Yet the similarities between the two writers are as striking as the differences. They are the Jagger/Richards of contemporary Lit, clutching to a self-dramatizing rock ‘n’ roll swagger even after turning 60. Both are willing to court controversy, whether the subject is sex, politics, religion, dirty jokes, or political correctness. (True story of a conversation between Mr. Amis and an English neighbor. Neighbor: What’s your son studying at university? Amis: Classics. Neighbor: That’s a bit elitist, isn’t it?) Both enjoy thrusting their Oxford accents and mastery of the English language on a world inclined to be suspicious of both.
The crucial difference is that, as a journalist with palatial residences at Slate, Vanity Fair, and the Atlantic Monthly, among other plush ports of call, Mr. Hitchens can be loathed but never ignored: He’s simply there, week in, week out. As someone who writes books more often than articles, Mr. Amis works to a slower clock, and therefore can be forgotten about for long periods.
Paradoxically, Mr. Hitchens’ fame truly took off when he divorced himself from his Leftist fan base and declared his support for the war in Iraq. To the big-city audiences who attend the political debates at which he is a fixture, he was soon placed in the unfamiliar role of villain – even when up against such dubious figures as the Scottish demagogue George Galloway. Yet his fame, like his girth, has continued to expand. He has become both a maker of news and a subject of the news itself.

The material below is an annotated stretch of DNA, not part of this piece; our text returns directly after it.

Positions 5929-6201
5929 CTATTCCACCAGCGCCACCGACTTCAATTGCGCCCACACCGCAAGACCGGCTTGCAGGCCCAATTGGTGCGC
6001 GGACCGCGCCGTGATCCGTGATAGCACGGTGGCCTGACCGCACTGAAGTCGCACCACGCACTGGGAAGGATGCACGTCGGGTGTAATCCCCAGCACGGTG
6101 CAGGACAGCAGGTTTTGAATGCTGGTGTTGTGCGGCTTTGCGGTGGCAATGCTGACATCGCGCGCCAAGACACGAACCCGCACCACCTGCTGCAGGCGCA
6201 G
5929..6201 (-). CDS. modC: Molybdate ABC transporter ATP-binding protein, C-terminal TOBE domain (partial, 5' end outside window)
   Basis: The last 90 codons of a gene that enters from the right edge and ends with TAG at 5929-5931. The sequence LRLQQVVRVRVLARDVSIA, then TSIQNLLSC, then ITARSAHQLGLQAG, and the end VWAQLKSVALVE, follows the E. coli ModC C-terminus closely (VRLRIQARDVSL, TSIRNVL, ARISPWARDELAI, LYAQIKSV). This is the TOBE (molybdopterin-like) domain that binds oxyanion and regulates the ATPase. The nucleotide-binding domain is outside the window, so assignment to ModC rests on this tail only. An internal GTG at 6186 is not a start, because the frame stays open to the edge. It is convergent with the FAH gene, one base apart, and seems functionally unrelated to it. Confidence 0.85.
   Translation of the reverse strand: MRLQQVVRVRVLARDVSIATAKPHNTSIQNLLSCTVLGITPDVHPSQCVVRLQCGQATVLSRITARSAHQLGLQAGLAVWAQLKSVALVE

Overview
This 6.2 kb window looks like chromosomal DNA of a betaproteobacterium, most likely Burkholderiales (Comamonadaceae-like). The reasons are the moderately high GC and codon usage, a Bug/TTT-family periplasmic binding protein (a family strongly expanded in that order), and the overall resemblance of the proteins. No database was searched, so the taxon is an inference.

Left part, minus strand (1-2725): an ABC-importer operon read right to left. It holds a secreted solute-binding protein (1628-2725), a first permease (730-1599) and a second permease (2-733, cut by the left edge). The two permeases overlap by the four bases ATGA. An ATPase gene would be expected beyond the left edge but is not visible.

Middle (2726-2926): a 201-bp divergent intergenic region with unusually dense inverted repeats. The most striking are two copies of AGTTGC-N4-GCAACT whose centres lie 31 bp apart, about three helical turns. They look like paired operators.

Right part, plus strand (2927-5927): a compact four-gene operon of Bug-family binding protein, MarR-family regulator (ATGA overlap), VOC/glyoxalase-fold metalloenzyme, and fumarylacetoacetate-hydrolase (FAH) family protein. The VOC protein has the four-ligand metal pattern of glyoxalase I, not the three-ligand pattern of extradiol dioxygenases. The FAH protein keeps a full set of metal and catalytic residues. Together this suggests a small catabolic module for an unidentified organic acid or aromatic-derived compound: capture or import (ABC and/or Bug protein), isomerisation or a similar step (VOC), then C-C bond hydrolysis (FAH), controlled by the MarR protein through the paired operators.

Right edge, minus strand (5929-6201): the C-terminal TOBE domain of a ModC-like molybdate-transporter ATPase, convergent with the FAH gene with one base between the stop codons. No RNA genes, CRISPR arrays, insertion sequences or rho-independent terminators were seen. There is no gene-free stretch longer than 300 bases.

Over three decades’ of history (1970-2006), or news, is alluded to throughout “The Pregnant Widow,” which deals primarily with the sexual revolution while making frequent references to the various political changes that are normally the province of Mr. Hitchens. In the introduction to the novel, the now middle-aged Keith Nearing settles down at a café with a British broadsheet. It is 2006. “And here it was,” the author writes, “the news, the latest installment of the thriller and tingler, the great page-turner called the planet Earth. The world is a book we can’t put down….”
This was not quite so much the case when Messrs. Amis and Hitchens started out in the 1970s. Back then, the words “Martin Amis” were on the lips of every modish undergraduate studying English Literature, not that many of them did much studying. The young Amis was cocky, funny, satirical, handsome (“Jagger-ish” was the verdict of Clive James), and blatantly, transparently ambitious.